As reported by the Sacramento Bee:
Specifically, the measure would ask if voters want to replace the traditional system, under which the candidate with the most votes wins, with "choice voting,".... Under choice voting, candidates are ranked by voters' preference. If a voter's top preference doesn't win, the vote goes to the candidate marked as the second preference. The issue came to the council as a recommendation of a task force that was impaneled in 2004 to study a number of issues related to city governance.
Davis would have to become a charter city, a switch that would require a binding city vote or passage of a state law, before choice voting could be put in place.
This debate was prompted in large part by the efforts of students at the University of California - Davis, who adopted the system for use in campus elections. Based upon the success at their school, the students urged the city's charter review commission to take up the matter. Upon studying the benefits of choice voting on fair representation and voter choice, the commission unanimously to recommend choice voting for Davis, CA.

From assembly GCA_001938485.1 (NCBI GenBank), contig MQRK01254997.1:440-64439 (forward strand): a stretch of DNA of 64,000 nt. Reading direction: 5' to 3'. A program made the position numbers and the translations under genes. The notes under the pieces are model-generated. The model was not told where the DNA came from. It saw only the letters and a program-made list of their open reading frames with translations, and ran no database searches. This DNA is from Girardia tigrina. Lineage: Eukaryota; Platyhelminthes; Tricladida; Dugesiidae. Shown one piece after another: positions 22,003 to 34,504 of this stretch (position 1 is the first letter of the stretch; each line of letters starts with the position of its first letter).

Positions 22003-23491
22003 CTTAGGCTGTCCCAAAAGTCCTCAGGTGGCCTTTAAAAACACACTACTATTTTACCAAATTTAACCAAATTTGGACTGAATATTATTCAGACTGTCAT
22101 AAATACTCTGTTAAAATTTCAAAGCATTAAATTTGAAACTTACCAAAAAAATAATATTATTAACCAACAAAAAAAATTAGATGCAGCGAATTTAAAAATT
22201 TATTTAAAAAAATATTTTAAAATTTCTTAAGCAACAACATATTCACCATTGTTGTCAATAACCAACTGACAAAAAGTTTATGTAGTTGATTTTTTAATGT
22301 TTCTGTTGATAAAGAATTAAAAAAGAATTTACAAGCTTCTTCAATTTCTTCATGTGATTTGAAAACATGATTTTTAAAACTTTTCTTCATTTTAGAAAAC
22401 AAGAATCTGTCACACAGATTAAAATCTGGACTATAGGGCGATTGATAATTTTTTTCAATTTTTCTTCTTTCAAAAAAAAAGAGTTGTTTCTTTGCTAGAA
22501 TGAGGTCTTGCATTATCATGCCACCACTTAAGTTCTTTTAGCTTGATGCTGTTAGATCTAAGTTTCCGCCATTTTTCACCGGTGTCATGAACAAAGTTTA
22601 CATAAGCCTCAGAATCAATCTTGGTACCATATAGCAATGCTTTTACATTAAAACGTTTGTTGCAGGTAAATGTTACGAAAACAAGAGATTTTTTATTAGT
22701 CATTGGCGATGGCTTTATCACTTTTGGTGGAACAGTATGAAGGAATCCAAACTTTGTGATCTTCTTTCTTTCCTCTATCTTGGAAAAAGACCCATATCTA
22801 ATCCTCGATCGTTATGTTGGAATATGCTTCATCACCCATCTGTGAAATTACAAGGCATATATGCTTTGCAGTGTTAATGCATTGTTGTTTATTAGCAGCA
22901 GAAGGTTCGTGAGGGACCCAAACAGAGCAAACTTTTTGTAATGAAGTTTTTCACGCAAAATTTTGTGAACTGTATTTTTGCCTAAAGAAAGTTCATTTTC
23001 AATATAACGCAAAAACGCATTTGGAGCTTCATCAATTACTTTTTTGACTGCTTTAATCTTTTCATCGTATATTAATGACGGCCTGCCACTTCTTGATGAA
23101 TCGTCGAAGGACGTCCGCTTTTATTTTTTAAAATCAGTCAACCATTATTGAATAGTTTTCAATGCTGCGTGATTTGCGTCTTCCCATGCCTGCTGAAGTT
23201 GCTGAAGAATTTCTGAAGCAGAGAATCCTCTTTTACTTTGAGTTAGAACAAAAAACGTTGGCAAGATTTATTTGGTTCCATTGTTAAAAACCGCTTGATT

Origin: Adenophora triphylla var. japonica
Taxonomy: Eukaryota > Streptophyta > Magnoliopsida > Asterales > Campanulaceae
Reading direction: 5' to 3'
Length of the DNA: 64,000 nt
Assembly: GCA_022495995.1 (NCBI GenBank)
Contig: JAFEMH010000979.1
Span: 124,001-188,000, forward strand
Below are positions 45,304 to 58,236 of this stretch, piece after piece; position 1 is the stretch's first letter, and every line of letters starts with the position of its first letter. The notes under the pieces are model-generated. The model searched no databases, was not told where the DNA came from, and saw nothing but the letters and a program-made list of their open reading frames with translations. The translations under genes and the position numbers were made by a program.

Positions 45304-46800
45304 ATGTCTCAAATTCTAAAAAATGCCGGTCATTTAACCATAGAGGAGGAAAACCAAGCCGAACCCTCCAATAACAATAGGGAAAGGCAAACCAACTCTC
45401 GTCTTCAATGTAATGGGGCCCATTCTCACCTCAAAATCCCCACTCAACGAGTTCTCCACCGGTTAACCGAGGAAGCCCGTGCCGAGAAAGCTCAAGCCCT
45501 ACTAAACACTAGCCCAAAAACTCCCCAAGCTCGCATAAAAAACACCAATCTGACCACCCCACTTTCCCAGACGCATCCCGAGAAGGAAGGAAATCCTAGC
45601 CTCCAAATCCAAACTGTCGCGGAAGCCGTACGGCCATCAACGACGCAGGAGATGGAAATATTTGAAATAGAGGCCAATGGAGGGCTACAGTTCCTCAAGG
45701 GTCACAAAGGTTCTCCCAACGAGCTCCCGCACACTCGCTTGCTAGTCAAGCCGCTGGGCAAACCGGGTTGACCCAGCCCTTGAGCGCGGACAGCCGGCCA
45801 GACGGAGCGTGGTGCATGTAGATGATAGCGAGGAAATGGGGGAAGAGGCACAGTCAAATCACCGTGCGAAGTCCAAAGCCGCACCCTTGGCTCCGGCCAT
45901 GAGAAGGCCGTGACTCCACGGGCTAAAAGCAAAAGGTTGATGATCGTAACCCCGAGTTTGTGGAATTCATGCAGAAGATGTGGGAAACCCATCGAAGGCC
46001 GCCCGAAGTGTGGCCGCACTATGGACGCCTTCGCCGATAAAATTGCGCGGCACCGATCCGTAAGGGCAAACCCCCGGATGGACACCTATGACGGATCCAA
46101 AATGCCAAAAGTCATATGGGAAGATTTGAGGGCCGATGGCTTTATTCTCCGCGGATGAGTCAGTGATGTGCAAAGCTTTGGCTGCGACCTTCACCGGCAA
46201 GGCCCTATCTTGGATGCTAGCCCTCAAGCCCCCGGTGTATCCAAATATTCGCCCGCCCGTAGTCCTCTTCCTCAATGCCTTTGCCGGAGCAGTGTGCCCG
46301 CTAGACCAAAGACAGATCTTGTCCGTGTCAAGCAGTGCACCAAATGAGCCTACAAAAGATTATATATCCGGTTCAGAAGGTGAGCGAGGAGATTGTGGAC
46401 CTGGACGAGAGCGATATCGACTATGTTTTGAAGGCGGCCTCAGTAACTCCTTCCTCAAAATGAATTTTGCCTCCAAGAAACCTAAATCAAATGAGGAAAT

Choice voting has a successful history of use within the United States and abroad and has been in use in Cambridge, MA for several decades now. The system holds great potential at solving many of our nation's problems with lack of competitive elections and under-representation of women and communities of color. The Davis story shows that with a dedicated group of advocates, choice voting and other electoral reforms can be sold on their merits and advanced for local elections.
[Bring Proportional Voting Methods to Your City] [More on Choice Voting in Davis, CA] [FairVote's City Council Election Methods Manual] [Info on Choice Voting Generally] [Choice Voting: A History of Success in Cambridge, MA]